House shopping. Concrete basement walls/drop ceiling - AVS Forum
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post #1 of 11 Old 01-08-2013, 08:20 PM - Thread Starter
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I sold my house 2 months ago. Been shopping hard ever since. My old house had no basement, and a garage my truck couldn't even fit into.

Those were basically the two things I told my realtor. Basement, Big garage, and newer type house. I'm a tinkerer, and the basement, well I've just always dreamed of this kick ass theater/arcade games/pool table/wet bar basement.

Anyways, found a real contender tonight as far as everything goes, except the basement has what appears to be poured concrete walls. And not like its just the perimeter of the basement and it needs framed, different rooms have poured concrete walls. Interior, exterior, you name it. It also has a drop ceiling. Man do I hate drop ceilings.

Anyway to remedy any of this? It is carpeted, I was yelling...couldn't really hear an echo. I just know once I crank up the volume, the sound has to be terrible...
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post #2 of 11 Old 01-09-2013, 11:54 AM
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Carpet and suspended ceiling tiles absorb well over the vocal frequency range. Your primary issues will be in bass modes. Find a room mode calculator (Harman has a nice one) to find how your room dimensions map into room modes.
http://www.harman.com/EN-US/OurCompany/Innovation/Pages/Calculators.aspx?CategoryID=Calculators

You can't avoid modes, but you can space them evenly and avoid co-incident modes, as occurs if, for example, room length = 2x width. Room dimensions are in your control to the extent that you plan to build internal walls, or perhaps need space for acoustic devices, a false screen wall, room dividers, etc.

You can manage modes with acoustic treatment, but most broadband absorbers have very little bass absorption, consistent with your observations. I recommend reading Chpt 12 here, paying attention to a) characteristics of what you've got (drop ceiliing, carpet) as well as b) treatments effective below 100Hz.
http://andrealbino.wikispaces.com/file/view/Master+Handbook+of+Acoustics+-+5th+Edition+-+F.+Alton+Everest,+Ken+C.+Pohlmann.pdf

Finally, it's very helpful to have acoustic measurements available. High-Q bass traps need a target frequency, and lower Q devices still benefit from being centered in their frequency response. Ears and test disc/frequency generator will do for first-order problems. From there, it's all in how sensitive you are to the residual issues. Here's a link to a freeeware measurement program; mic/mixer/cable is about $100.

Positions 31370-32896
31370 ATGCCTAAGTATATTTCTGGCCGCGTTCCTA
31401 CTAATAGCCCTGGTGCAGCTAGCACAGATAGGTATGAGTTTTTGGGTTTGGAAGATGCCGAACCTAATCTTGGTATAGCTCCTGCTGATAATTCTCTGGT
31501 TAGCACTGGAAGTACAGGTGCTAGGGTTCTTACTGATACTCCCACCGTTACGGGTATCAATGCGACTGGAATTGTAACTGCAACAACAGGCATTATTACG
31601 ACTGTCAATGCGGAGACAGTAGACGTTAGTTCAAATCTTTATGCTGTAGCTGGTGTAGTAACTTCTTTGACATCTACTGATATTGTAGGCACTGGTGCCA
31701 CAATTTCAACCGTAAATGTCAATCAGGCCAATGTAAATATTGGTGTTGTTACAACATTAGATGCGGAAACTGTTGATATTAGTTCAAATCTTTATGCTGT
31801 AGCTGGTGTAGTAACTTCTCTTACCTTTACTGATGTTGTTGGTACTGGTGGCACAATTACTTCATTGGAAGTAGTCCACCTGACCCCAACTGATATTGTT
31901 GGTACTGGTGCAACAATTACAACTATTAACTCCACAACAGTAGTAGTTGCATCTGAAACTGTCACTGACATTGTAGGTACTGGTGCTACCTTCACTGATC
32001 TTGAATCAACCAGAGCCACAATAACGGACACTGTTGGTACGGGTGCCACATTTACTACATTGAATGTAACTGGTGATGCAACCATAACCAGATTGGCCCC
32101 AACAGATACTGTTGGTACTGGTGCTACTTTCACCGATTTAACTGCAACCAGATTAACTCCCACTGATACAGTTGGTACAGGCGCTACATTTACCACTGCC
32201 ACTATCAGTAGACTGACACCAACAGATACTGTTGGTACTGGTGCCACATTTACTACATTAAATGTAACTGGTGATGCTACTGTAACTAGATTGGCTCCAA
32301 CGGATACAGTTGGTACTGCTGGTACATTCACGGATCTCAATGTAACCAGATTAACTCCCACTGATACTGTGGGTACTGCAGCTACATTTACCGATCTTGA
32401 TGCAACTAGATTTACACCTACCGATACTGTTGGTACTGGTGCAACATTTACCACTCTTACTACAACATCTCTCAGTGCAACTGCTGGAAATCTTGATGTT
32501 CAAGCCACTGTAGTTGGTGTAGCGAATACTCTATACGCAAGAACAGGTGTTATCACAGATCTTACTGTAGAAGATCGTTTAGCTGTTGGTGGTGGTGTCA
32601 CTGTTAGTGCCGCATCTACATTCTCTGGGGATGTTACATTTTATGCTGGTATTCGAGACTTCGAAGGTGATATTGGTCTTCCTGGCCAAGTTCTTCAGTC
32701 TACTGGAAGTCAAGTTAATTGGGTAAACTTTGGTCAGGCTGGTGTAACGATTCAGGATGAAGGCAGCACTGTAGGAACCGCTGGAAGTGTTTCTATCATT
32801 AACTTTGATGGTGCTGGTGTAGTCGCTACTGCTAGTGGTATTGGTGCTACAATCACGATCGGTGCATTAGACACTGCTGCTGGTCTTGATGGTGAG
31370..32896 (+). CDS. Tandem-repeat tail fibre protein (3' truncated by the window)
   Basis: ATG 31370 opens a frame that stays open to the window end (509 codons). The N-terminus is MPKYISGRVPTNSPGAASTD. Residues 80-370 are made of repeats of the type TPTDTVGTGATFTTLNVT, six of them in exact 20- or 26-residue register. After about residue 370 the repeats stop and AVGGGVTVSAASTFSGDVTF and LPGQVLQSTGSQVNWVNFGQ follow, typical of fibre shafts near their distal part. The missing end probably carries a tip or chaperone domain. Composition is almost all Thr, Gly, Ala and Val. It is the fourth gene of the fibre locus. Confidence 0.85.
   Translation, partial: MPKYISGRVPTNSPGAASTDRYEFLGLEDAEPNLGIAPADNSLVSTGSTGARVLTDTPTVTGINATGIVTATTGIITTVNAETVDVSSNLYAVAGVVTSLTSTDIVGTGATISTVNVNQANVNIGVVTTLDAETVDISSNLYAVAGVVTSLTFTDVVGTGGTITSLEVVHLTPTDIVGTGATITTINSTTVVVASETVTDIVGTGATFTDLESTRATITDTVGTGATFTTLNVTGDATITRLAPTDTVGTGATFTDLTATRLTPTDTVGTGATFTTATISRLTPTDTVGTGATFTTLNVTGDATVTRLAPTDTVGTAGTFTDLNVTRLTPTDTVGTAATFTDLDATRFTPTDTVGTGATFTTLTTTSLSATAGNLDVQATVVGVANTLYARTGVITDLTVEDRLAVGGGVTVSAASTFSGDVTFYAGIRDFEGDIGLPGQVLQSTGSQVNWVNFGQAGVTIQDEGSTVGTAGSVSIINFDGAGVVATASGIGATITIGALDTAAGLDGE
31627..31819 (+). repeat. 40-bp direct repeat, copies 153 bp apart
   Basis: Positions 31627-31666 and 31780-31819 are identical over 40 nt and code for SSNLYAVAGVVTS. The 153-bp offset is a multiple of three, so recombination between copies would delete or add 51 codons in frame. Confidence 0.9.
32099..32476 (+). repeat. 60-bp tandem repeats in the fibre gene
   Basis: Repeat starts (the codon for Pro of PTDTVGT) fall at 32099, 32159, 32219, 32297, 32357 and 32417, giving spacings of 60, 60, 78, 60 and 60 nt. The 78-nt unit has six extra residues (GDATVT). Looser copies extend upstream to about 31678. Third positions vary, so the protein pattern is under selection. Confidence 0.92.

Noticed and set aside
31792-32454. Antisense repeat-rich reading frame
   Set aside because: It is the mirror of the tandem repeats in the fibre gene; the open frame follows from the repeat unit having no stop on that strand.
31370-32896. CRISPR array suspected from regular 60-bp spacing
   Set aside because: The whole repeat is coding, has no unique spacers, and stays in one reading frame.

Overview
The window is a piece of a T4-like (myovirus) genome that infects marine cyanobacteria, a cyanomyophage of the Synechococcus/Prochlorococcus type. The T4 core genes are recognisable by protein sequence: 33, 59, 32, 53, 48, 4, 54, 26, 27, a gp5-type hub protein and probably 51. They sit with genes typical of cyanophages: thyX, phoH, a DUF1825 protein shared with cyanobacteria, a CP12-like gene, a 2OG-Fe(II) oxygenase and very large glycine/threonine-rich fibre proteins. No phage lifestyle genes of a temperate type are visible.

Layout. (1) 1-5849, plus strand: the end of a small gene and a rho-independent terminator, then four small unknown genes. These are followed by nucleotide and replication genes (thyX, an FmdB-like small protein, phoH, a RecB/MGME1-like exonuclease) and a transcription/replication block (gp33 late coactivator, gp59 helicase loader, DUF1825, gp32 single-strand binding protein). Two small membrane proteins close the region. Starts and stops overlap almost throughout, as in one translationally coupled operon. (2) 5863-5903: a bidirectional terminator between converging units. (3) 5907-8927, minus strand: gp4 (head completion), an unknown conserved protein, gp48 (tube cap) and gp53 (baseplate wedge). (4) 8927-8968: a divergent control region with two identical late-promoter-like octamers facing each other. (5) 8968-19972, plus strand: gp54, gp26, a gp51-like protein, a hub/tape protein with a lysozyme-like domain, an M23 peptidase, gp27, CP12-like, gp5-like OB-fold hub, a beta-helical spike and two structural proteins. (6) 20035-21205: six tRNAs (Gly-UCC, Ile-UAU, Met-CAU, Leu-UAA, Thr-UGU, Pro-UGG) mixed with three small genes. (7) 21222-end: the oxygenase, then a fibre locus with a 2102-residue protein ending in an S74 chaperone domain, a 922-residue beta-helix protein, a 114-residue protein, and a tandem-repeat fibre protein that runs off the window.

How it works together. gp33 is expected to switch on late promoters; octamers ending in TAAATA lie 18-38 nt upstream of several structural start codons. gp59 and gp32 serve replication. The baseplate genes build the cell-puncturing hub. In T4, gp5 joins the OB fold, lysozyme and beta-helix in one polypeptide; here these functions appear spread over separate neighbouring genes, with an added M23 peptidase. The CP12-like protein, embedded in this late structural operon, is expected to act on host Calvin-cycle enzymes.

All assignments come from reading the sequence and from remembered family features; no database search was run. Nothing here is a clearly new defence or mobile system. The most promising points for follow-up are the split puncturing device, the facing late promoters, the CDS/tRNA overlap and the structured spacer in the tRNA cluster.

http://www.hometheatershack.com/roomeq/

And as always...

HAve fun,
Frank
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post #3 of 11 Old 01-09-2013, 02:34 PM - Thread Starter
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Wow thanks a ton for that. Thats a bunch of good links there! My biggest concern is not to have to build walls. (well, many walls) The basement is only about 14x35. I wouldn't want to have to shrink it down too much further than that 14', I feel like its already too skinny especially when talking about playing pool behind the couches. I take it you are saying to definately frame in the concrete? How would it sound not doing that? Anyone have concrete walls?
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post #4 of 11 Old 01-11-2013, 03:30 PM
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Dimensions! 14x35(x8?) isnt' bad as long as you don't divide the 35' space at 14' or 28'. I don't see a reason to divide across 14', I just hope the ceiling height isn't 7'... we're trying to avoid dimensions that are integer multiples of one another.

How you build is up to you. Most folks cover the concrete to get a finished look, but concrete has some acoustic advantages. Can't find the reference now, of course...

Got to run,
Have fun,
Frank
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post #5 of 11 Old 01-12-2013, 09:24 PM - Thread Starter
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Well it doesn't appear like the deal is gonna work out. Ceiling was 8' to the drop ceiling 9' without. I did try to get it to echo by screaming and clapping in the basement (realtor thinks i'm nuts...ohwell) and couldn't get it to happen. I just felt like with concrete walls (and they were painted, didn't look terrible) but I figured they would be very harsh sounding. I may be wrong on that, was just looking for others inputs.
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post #6 of 11 Old 01-13-2013, 02:07 AM
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Sad to hear; I'd love a shot at 9' ceilings....

But it's still true that "carpet and suspended ceiling tiles absorb well over the vocal frequency range..." No surprise you didn't get an echo.

HAve fun,
Frank
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post #7 of 11 Old 01-13-2013, 06:50 AM
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Quote:
Originally Posted by derekhonda View Post

I sold my house 2 months ago. Been shopping hard ever since. My old house had no basement, and a garage my truck couldn't even fit into.

Those were basically the two things I told my realtor. Basement, Big garage, and newer type house. I'm a tinkerer, and the basement, well I've just always dreamed of this kick ass theater/arcade games/pool table/wet bar basement.